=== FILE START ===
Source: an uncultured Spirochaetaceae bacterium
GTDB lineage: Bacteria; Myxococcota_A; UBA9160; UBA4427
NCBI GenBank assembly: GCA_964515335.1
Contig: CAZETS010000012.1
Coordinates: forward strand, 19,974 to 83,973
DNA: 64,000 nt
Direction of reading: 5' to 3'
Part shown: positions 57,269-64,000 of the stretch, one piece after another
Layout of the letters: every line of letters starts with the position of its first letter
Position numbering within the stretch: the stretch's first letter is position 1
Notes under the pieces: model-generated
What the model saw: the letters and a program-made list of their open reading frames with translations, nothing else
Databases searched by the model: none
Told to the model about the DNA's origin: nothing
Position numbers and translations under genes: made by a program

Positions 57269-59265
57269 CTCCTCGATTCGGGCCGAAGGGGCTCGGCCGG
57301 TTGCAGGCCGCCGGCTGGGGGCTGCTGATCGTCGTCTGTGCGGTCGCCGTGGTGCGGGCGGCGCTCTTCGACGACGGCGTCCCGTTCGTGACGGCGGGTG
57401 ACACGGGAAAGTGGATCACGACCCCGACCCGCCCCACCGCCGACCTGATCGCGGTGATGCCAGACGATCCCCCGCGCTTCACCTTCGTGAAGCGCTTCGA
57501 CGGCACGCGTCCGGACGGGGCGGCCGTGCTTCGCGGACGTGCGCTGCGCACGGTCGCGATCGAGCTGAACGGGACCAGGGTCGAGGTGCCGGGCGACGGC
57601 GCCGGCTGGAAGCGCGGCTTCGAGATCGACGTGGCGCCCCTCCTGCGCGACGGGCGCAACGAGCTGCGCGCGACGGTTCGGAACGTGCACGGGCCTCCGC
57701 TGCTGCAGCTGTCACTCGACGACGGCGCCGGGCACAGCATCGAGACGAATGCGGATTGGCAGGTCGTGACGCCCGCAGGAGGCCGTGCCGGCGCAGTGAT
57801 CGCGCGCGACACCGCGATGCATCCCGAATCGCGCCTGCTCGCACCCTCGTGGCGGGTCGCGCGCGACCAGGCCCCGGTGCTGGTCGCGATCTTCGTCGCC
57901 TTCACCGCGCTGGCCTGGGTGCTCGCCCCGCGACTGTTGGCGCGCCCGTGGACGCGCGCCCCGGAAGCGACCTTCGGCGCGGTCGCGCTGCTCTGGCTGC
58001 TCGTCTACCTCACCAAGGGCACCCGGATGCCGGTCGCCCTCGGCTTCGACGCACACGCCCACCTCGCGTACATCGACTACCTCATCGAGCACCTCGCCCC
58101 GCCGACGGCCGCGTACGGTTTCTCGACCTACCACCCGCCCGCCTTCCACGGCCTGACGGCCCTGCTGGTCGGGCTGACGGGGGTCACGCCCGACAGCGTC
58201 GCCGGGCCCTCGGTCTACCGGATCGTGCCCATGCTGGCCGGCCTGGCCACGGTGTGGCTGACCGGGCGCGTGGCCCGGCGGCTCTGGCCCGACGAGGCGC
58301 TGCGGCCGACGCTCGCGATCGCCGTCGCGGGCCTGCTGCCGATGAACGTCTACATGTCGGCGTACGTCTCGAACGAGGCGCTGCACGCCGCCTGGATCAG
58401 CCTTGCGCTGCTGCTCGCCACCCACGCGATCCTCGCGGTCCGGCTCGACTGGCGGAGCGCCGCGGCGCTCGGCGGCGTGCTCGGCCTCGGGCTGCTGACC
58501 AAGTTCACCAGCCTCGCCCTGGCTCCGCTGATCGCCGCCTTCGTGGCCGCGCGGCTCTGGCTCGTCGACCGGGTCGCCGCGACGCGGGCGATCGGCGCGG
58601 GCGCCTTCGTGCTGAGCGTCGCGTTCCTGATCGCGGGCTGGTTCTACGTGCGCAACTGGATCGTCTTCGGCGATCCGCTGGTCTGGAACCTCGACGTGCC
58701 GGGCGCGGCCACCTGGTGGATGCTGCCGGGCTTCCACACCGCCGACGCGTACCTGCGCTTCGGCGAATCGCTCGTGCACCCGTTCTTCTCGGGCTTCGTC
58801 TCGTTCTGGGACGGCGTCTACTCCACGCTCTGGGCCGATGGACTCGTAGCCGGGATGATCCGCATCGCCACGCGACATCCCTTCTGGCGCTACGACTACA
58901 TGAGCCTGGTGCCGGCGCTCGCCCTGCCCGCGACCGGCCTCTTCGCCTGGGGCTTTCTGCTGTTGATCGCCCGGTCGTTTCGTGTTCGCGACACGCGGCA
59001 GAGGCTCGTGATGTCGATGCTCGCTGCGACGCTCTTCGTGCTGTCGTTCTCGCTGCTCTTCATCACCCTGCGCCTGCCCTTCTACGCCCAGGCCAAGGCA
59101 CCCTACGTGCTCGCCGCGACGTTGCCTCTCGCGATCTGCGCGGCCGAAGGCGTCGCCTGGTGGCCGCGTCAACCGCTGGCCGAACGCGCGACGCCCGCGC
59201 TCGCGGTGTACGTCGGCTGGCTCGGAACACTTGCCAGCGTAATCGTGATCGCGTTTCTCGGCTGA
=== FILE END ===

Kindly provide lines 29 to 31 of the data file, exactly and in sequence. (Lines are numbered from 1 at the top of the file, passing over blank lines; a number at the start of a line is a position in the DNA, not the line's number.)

58401 CCTTGCGCTGCTGCTCGCCACCCACGCGATCCTCGCGGTCCGGCTCGACTGGCGGAGCGCCGCGGCGCTCGGCGGCGTGCTCGGCCTCGGGCTGCTGACC
58501 AAGTTCACCAGCCTCGCCCTGGCTCCGCTGATCGCCGCCTTCGTGGCCGCGCGGCTCTGGCTCGTCGACCGGGTCGCCGCGACGCGGGCGATCGGCGCGG
58601 GCGCCTTCGTGCTGAGCGTCGCGTTCCTGATCGCGGGCTGGTTCTACGTGCGCAACTGGATCGTCTTCGGCGATCCGCTGGTCTGGAACCTCGACGTGCC